Via NPR and the AP, according to his son, the leader of the Sikh temple “managed to find a simple butter knife” and died futilely trying to save his congregation from the mass-murdering gunman with it.
Was it a “butter knife?”
Religious tradition requires a male Sikh not only to abjure smoking and drinking and leave his hair uncut, but to carry at all times on his body a ritual sword called the Kirpan. Out of respect for the sensibilities of Western countries in which they’ve settled, many Sikhs have taken to carrying a small ritual knife.
It’s not on the mainstream wires yet, but a website called Sikh24.com writes of “The Hero of Oak Creek:”
Shaheed Bhai Satwant Singh Kaleka was 62 years old. He was the president of the gurdwara at the time and was getting ready to deliver a speech. Page, the shooter, walked in, armed with a 9mm handgun.
Satwant Singh approached him in the lobby and tried to stop him from hurting others and disrespecting Guru Sahib. From what we understand, he attempted to use a kirpan or talwar to attack and tackle the shooter but was shot in the back after a struggle. This is the correct use of a kirpan, protecting the innocent and those that are unable to protect themselves.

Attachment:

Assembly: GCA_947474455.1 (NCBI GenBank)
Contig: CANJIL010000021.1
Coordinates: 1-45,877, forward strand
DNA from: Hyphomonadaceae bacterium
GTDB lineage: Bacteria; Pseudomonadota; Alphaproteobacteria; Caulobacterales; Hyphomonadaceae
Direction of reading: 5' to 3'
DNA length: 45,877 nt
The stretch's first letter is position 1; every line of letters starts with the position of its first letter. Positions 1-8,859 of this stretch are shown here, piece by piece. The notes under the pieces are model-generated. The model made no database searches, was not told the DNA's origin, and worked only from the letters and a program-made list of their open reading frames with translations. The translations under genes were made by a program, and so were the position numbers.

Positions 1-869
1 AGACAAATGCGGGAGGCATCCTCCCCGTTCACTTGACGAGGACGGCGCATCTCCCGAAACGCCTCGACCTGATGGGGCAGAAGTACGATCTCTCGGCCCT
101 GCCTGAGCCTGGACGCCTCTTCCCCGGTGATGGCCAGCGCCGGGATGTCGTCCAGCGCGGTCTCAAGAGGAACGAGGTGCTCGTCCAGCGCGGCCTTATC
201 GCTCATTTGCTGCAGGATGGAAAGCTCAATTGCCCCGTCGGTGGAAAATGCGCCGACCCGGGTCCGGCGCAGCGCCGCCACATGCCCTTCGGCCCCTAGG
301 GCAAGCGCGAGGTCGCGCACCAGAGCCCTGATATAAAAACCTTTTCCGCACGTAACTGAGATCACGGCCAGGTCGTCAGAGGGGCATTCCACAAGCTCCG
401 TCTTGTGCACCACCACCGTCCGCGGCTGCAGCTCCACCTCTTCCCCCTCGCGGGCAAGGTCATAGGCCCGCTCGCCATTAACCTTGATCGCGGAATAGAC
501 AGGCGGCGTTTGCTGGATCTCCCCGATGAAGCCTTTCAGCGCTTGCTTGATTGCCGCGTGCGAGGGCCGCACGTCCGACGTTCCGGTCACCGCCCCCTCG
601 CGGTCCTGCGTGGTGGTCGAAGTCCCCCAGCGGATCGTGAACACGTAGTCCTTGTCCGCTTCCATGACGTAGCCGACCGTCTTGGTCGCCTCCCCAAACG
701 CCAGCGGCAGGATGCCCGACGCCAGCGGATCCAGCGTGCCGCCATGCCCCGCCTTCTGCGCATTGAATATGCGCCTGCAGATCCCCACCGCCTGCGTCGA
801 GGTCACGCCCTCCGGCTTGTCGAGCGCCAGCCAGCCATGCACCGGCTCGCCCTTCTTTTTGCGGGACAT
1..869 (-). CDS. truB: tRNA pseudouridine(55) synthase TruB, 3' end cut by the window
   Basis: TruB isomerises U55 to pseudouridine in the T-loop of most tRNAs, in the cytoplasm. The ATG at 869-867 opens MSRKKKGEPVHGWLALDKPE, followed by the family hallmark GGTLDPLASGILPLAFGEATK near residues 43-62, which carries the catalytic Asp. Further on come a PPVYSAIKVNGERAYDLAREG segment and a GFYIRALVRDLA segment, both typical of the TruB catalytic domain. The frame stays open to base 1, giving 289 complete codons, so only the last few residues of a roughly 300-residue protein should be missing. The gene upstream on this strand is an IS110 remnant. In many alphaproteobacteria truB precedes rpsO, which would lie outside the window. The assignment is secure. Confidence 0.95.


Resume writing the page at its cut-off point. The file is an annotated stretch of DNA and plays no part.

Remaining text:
He was unable to stop the shooter though and tried to find cover. He died from his injuries within the Gurdwara.
Blood trails, [Amardeep Kaleka, Satwant Singh’s son] continued, indicate that the gunman was “slowed … enough so that other people could get to safety.”
The Hero of Oak Creek, then. Armed with a ritual sword too small for the job.
Earlier last year, there was a controversy in Detroit about whether a 4th-grader could carry a “dull, 3- to 5-inch kirpan.” His principal said yes, the school board said no. Then they said yes. Sort of, mostly.
The blade of the Kirpan must be dull and no longer than two and one-fourth inches long and the ceremonial sword must be worn under clothing and not visible in any way.
Students who violate the rules will be disciplined and may be prohibited from wearing the Kirpan to school in the future.
“Have, on your person, all the time, the five K’s: The Keshas (unshorn hair), the Kirpan (sheathed sword), the Kachhehra (drawers-like garment), the Kanga (comb), the Karha (steel bracelet).”—Rehat Maryada, Ceremony of Baptism or Initiation, Section 6, Chapter XIII, Article XXIV, paragraph (p)
The Kirpan is a ritual and ceremonial blade, but it’s also literally a sword.
According to Sikh theology, it’s for fighting evil, that evil should be fought. An interesting religion. At this point we don’t know what blade exactly Satwant Singh fought evil with, but fight it he did, and in doing so he saved the lives of some of his family and people.
The “gurdwara” was his place of worship and could be translated as temple or church, but in Sikh parlance, it really means “gateway.” And since unlike Hinduism, Sikhism is a monotheistic religion, Godspeed, Shaheed Bhai Satwant Singh Kaleka. May your soul rest in peace.